Edit: He obviously doesn't understand that Apple is not just a "home user" OS anymore. Quite the contrary, OS X will be a major IT contender in the server space, and this new kind of chip design will open the possibility of putting it in the client space in your office.
     
  15. macrumors 68040

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    #15
    Linux on PPC

    I have a question: there are versions of Linux running on PPC (YellowDog?). Do most Linux applications run on these versions of Linux? I don't mean command line tools, but 'big' applications like e.g. Mozilla.
     
  16. macrumors regular

    jcshas

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    #16
    Will Intel ever be able to crack Apple?

    "We keep trying, but frankly it gets less and less interesting each year..."

    -Fellings are mutual Mr. Barrett!
     
  17. macrumors 6502

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  18. Si
    macrumors newbie

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    #18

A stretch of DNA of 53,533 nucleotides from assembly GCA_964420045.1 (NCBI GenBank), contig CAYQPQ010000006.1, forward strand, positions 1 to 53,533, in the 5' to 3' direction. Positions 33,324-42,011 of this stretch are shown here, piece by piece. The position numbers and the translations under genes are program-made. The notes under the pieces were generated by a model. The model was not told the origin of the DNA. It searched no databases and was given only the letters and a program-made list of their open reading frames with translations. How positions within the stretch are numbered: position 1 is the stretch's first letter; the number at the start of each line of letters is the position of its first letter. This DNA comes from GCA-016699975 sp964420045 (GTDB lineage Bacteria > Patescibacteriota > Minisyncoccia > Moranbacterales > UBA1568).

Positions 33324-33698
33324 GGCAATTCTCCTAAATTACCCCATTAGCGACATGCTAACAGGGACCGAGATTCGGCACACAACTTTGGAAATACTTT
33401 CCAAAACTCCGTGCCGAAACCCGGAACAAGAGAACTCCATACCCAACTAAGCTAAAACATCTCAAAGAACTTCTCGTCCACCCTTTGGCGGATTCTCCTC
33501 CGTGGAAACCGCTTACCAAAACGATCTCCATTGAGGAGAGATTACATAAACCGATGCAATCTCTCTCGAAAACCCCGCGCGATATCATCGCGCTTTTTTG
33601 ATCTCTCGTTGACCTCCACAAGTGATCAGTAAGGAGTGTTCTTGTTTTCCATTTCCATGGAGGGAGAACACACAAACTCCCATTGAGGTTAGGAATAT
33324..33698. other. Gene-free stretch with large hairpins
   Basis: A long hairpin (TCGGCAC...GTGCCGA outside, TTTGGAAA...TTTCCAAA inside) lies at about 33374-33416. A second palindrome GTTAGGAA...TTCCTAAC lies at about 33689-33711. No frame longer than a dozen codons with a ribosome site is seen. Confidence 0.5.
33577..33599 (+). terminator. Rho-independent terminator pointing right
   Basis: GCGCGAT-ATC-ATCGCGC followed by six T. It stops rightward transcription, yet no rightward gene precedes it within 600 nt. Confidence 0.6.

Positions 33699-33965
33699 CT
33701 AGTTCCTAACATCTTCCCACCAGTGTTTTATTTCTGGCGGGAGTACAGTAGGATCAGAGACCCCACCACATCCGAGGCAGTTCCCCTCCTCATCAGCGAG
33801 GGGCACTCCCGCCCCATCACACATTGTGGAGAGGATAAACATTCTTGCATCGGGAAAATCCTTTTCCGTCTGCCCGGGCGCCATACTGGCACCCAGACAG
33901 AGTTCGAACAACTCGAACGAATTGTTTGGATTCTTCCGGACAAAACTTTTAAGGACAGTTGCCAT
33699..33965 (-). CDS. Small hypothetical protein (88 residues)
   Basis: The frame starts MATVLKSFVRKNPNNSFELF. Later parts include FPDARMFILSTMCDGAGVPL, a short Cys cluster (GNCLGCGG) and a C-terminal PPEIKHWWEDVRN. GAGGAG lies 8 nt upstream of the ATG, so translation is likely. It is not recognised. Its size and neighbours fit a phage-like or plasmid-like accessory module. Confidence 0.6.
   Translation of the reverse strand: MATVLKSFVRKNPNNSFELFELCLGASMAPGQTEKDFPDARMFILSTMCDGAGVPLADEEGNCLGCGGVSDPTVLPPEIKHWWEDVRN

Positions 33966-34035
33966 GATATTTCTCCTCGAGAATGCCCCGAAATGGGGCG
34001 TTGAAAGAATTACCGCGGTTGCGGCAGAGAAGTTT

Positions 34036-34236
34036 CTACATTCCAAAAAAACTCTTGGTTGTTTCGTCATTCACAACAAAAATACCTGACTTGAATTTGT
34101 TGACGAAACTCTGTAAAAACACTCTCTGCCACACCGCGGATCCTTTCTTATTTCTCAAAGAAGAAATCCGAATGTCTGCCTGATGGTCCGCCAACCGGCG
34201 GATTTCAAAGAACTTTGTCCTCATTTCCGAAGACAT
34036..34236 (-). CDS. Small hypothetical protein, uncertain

Wouldn't this actually be a GOOD thing?
    Apple would be able to sell more copies of OS X.
    People would see the benefits of OS X
    We would all be able to use those software packages that we have to use on Windows on the one machine without the need for virtual PC, and also run PC games.
    Think about it, work in OS X and then play in Windows.
    Get the best of both worlds!
     
  19. macrumors member

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    #19
    Re: Linux on PPC

    Yes.
     
  20. macrumors 68040

    killmoms

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    #20
    I'll be surprised if a virtual-machine oriented chip is ever able to run G4/G5 Altivec optimized code at full speed. Especially if it's from Intel. I was hoping the G5 would put an end to the monthly (sometimes weekly) MacOS X on Intel rumors. Guess that hope was unfounded.